By Barb Arland-Fye
Hungry adults dined on loose meat sandwiches, green beans, bananas, chips, hardboiled eggs and cookies at Café on Vine in Davenport the Saturday afternoon leading into Holy Week. Four of our
group of seven volunteers worked in the dining room mingling with guests and cleaning and setting tables.
I could have volunteered in the kitchen but the dining room assignment required letting go of my fear of rejection, not an easy task. Thoughts popped into my head, “What if a guest thinks I’m annoying, intruding or that I couldn’t possibly know what it’s like to experience homelessness or poverty?”
I calmed my nerves and approached a small table where two men sat eating their meals in silence. “How are you doing?” I asked one of the men, who seemed more receptive to a stranger attempting to start a conversation. He happily responded and shared with me his efforts to find work, a place to live, his upcoming interview with a shelter that had a room available and his beliefs regarding religion, the government and other people in his situation.
Our conversation shifted to a monologue and I sensed that God was asking me simply to listen. A friend who volunteers with people on the margins in another city told me she strives to remind herself to see Christ in others, as she sees Christ in herself. It becomes more challenging when the other person is expressing thoughts and ideas not necessarily based in reality.
As the café guest talked about his philosophy on life, the other guest sitting across from him glared at me and said something in an angry whisper that I could not understand. This happened several times and I told him politely that I couldn’t hear what he was saying. He got up from the table and left while the other man continued talking.
Another guest came to the table, set down his tray and began to eat as if it was his first meal in some time. I think the two men knew each other but I could not be certain. The newcomer agreed completely with the first guest’s opinions and both clearly expected me to accept their viewpoint as gospel truth. I told the two men I appreciated listening to what they had to say and that all of us need to listen to and respect one another’s opinions even if we disagree.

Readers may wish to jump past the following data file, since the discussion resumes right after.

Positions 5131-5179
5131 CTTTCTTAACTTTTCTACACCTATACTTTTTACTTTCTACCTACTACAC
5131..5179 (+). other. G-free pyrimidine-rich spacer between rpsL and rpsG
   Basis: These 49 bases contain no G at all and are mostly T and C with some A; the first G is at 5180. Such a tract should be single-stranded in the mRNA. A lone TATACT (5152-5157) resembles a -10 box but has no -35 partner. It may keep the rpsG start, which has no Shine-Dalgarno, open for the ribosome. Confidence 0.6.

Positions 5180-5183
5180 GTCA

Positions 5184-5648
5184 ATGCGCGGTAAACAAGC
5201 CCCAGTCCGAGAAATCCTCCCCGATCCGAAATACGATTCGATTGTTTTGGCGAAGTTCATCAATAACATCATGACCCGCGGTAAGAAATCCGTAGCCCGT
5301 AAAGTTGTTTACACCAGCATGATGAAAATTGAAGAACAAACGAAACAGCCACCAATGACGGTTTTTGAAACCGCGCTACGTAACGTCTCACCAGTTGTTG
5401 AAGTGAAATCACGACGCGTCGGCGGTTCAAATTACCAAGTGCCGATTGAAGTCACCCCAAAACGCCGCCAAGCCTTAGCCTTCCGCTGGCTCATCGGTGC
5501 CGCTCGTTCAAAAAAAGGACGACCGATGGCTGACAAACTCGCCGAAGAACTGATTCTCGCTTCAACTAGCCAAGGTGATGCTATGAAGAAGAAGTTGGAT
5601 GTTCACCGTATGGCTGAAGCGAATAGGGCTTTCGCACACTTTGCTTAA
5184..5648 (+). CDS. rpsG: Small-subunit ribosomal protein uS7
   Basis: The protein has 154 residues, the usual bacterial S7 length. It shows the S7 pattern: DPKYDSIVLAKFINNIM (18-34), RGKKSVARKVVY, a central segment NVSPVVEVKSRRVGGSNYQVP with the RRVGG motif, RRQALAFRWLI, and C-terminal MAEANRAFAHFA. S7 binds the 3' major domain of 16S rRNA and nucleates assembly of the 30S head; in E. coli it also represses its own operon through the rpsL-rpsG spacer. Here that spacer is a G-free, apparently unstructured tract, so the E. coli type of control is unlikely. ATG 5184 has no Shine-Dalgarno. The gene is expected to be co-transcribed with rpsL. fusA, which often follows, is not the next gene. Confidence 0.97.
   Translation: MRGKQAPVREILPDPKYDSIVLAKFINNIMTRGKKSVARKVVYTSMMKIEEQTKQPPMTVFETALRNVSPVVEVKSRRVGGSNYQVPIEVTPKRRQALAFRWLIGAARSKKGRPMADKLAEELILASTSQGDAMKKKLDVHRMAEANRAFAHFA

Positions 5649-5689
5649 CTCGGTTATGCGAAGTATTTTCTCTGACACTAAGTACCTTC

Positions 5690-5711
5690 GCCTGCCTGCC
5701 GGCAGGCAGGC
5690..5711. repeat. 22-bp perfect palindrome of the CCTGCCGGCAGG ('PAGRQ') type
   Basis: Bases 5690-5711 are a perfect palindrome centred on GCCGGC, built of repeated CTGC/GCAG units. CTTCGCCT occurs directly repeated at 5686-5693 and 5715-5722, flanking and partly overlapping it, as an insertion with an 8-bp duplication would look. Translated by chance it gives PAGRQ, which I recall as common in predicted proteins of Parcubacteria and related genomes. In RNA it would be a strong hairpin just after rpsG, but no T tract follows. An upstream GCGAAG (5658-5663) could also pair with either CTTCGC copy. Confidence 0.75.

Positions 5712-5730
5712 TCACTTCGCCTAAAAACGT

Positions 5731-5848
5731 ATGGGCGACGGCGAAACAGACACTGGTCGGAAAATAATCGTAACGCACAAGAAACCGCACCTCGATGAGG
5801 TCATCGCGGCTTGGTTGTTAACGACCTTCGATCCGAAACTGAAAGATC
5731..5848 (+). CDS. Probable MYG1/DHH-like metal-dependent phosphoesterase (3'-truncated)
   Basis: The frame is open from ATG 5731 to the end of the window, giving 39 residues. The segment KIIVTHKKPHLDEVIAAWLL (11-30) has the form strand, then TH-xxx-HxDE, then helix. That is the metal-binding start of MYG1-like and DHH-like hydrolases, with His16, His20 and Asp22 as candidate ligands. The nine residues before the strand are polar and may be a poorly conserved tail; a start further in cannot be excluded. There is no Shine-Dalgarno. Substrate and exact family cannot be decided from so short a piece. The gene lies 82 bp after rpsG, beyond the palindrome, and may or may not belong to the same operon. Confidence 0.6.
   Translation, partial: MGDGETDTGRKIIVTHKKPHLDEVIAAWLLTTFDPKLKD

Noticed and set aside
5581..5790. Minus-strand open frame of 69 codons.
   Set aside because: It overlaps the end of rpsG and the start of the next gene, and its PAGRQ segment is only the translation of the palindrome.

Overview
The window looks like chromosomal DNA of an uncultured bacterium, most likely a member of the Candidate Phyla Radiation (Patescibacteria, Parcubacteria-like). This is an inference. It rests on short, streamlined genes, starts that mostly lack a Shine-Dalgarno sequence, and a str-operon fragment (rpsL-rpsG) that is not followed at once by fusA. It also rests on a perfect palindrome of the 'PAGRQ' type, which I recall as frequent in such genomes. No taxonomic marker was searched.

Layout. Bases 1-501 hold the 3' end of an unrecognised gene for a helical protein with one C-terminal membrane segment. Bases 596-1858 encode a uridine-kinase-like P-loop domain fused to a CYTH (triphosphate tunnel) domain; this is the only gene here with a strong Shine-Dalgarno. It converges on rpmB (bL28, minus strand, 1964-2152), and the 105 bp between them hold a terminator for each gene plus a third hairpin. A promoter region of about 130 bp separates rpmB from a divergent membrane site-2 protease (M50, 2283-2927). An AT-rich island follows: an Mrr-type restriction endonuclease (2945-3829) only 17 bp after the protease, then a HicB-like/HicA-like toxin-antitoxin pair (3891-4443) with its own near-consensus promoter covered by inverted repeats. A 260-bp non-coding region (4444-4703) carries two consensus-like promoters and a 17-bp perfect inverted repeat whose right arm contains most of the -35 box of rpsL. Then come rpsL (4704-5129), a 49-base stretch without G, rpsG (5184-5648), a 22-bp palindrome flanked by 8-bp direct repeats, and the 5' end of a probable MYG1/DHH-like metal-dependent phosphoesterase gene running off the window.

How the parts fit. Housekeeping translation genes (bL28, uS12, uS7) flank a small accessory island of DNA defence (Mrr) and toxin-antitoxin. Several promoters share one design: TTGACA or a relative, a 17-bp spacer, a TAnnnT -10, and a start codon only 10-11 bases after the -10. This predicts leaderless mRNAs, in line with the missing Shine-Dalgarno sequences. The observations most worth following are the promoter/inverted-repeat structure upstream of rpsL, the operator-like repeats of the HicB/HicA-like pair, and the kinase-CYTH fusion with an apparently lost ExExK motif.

Later that day, I heard that Pope Francis, just released from the hospital, gave the homily during Palm Sunday Mass at St. Peter’s Basilica. A snippet of his message resonated with my encounter with the guests at the café. The homily (which I read online), focused on the sufferings Jesus endured out of love for us and for our salvation. The most searing of Jesus’ suffering, the Holy Father said, was when he experiences abandonment by God.
“He experienced abandonment in order not to leave us prey to despair, in order to stay at our side forever,” Pope Francis said. Even in abandonment, Jesus “continued to love” his disciples who fled and forgave those who crucified him …. “Christ, in his abandonment, stirs us to seek him and to love him and those who are themselves abandoned. For in them we see not only people in need, but Jesus himself … he is with them, abandoned … many people need our closeness, many abandoned people.”
I worried about rejection, abandonment by guests at the café without taking into account the abandonment some of them must experience on a daily basis. In our encounters, we can assuage our sense of abandonment by being Christ to one another.
(Contact Editor Barb Arland-Fye at firstname.lastname@example.org)